Divorce Pre-Planning

Aug 8, 2012 by

Many estimates say the divorce rate in the United States has increased to the point where nearly half of all current first marriages will end in divorce. The numbers are even higher in some Western states like Nevada and California where over 60% of first marriages fail. Nationwide, first marriages have 50% failure rate, second marriages fail about 65% of the time and 75% of all third marriages end in divorce. However, the numbers for divorce rates in different individual cultural, economic and social categories can vary a lot. For example, studies indicate that couples in higher economic brackets get divorced less frequently and would have a lower overall divorce rate than those with less money. However you count the numbers, the consequences of divorce can have far lasting effects on individuals, families and communities alike.

No one ever gets married thinking they will get divorced, but sometimes it might be the best option, especially if there is abuse present and there are dependant children involved. A bad marriage can be terminated by divorce, but a badly executed divorce could have lifelong effects. A poorly handled divorce might result in lasting negative property settlements and financial losses. Although, obtaining a divorce can be complicated and expensive, when handled correctly it can also be an opportunity to start a new life with better chances for long-term success.

Initiating a divorce is an important decision and good advance planning can help reduce the emotional stress and financial uncertainty. Advance preparation will make the legal process easier and anyone planning a divorce should at least consult a divorce attorney about their options before initiating the process. A qualified family law attorney can help you understand the procedure, laws and requirements as well as answer any questions about how you and your family will be affected by the divorce. They can also help make sure settlements concerning finances, property and dependant children are fair.
The rules governing divorce vary by state and a local divorce attorney can help you understand the divorce laws in your area. If you have an attorney to handle the legal issues, it will allow you to spend more time on the other more personal areas of your divorce.

The stereotypical image of a long and nasty battle in divorce court is not really accurate as most divorces do not result in lengthy court trials. Divorce attorneys on both sides will assist in negotiation and mediation to help draw up agreements before a case is presented in court. This means they help save time and trouble by smoothing out any disagreements before the issues are presented to a judge. An attorney can be especially effective when dealing with negotiation and compromise on issues of property division and spousal support, and they can help make sure those disputes do not make a divorce any more lengthy or expensive than it has to be. In uncomplicated divorce cases an attorney might suggest alternative resolutions like a no-fault divorce or a collaborative divorce where both sides reach an equitable solution through negotiation. Any type of agreements made up front will require fewer forms and cost less than a trial dispute.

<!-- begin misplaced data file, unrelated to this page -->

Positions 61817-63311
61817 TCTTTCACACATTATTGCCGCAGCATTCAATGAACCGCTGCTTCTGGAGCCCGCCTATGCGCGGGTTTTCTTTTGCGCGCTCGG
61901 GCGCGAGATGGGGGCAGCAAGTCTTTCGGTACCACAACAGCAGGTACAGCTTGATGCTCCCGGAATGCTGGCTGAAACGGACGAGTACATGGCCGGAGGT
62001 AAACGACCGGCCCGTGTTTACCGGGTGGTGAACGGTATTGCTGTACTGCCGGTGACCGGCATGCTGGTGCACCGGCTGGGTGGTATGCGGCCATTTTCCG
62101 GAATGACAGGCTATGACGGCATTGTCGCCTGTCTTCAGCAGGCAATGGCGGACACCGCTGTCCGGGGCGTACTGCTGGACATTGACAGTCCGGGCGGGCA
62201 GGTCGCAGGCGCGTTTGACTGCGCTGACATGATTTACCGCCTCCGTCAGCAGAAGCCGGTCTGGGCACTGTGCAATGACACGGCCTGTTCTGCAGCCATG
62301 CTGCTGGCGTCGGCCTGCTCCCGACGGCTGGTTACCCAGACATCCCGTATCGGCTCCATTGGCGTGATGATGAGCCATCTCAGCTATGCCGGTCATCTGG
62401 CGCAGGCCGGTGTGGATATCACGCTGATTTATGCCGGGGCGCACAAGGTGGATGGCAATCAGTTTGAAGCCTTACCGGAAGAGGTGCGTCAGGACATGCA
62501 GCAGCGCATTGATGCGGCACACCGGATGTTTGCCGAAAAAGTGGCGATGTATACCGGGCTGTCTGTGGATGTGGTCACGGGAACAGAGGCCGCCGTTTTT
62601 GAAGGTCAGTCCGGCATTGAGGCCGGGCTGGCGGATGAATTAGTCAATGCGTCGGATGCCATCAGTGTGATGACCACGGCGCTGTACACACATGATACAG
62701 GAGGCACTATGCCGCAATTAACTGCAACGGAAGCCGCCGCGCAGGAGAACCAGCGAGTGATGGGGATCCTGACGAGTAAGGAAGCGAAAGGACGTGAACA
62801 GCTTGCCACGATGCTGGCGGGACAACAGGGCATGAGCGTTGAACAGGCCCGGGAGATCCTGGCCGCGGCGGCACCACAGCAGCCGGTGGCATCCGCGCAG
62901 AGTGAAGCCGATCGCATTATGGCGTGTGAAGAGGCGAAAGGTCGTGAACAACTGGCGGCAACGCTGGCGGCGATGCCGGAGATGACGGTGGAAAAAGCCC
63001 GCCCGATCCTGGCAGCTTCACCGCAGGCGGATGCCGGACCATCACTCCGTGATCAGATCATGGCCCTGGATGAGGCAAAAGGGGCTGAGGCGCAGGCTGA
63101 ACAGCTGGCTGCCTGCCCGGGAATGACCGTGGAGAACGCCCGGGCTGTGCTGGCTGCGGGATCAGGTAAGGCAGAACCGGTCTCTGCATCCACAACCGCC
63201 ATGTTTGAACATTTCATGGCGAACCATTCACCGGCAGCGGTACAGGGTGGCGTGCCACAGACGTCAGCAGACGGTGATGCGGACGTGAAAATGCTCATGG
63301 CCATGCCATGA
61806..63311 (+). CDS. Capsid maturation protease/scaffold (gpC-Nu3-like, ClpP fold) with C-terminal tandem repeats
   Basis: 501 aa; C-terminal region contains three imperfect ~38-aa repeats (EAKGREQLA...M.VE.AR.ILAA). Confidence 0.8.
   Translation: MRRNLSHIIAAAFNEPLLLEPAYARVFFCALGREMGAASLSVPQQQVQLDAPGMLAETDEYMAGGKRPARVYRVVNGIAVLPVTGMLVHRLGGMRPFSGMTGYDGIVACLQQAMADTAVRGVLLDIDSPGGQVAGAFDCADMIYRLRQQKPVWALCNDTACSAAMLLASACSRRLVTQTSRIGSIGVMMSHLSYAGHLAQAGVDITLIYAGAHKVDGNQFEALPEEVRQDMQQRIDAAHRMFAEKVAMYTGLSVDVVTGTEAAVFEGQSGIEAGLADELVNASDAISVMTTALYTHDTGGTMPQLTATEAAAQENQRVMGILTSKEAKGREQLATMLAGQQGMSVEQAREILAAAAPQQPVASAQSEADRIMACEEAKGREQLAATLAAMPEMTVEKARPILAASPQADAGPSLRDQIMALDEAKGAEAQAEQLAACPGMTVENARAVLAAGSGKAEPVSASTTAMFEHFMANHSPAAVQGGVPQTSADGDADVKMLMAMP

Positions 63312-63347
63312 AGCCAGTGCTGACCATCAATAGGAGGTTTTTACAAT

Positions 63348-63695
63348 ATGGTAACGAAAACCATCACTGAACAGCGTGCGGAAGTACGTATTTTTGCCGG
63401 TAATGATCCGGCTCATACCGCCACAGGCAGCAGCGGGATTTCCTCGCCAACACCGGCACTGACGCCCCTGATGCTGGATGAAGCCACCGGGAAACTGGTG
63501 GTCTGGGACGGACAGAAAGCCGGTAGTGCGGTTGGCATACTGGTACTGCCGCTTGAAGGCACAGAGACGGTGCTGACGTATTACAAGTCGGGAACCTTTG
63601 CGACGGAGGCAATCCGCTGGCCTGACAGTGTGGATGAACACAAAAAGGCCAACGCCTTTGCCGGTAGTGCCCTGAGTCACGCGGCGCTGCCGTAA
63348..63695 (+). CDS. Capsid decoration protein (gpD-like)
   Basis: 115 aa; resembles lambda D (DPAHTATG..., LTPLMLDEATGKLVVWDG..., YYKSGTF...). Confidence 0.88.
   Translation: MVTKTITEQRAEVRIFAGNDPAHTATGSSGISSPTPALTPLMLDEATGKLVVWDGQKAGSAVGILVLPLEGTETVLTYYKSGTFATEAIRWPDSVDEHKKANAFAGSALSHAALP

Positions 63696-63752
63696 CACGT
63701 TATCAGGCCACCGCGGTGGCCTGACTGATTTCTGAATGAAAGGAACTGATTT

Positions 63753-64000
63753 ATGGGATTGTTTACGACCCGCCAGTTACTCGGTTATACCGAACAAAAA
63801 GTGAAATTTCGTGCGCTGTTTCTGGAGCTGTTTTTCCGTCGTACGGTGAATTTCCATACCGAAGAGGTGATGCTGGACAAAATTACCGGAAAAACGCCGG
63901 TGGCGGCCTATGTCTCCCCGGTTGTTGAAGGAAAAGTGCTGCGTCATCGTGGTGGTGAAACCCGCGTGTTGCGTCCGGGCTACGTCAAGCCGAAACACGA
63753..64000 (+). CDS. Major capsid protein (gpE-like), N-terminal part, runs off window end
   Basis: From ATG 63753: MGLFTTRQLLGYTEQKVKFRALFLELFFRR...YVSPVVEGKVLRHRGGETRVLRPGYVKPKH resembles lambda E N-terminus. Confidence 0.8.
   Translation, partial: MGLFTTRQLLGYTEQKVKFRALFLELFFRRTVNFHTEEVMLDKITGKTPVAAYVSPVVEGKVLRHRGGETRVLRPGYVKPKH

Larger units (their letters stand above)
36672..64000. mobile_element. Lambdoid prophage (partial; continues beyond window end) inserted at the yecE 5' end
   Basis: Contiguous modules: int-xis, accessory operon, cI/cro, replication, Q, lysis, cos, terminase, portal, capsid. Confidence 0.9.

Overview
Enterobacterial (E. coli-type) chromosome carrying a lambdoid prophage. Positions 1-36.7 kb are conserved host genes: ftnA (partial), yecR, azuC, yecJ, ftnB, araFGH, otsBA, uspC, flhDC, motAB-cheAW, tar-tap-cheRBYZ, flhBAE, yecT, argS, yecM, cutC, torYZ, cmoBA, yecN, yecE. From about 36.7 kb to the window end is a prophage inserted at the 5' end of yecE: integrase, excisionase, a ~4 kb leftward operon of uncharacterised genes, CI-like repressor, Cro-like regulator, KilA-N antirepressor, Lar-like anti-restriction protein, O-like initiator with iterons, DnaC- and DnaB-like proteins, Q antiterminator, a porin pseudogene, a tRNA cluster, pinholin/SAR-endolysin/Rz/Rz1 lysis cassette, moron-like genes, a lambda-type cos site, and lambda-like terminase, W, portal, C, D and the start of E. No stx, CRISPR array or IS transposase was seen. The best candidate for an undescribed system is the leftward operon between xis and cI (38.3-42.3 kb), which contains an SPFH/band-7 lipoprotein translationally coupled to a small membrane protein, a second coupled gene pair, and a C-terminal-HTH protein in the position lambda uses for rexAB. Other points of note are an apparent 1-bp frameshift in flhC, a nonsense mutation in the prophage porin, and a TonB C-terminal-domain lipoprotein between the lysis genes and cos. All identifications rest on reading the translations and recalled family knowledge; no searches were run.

No two divorce cases are exactly the same and they all have their own individual circumstances. The courts have some latitude in how they can handle the process and a local divorce attorney can advise you as to how the local divorce court is likely to handle the particular aspects of your own divorce. Not every divorce requires the services of an attorney and in uncontested, uncomplicated situations; people can save a good deal of money by handling the paperwork by themselves with the aid of a divorce document service or online divorce service. However, some divorce cases will require an attorney, and handling your own divorce is not a good idea if the case will just end up in a trial dispute anyway.

If attorneys worked for free no one would need them, but it is likely that your interests in court will be better represented by an attorney than they would be without one. If you suspect you might need an attorney in your own divorce case, you probably do. Some factors that may be present in a divorce will definitely increase the need for an attorney. You will definitely need a divorce attorney if one spouse has a criminal record or there is any type of abuse in the marriage, including child abuse, sexual abuse, verbal abuse and alcohol or drug abuse. You’ll probably need an attorney if there is a large estate or the assets of a business to be divided. While it is true that every person has the right to represent themselves in court, it doesn’t mean they will be able to get the same results a good divorce attorney would.

 

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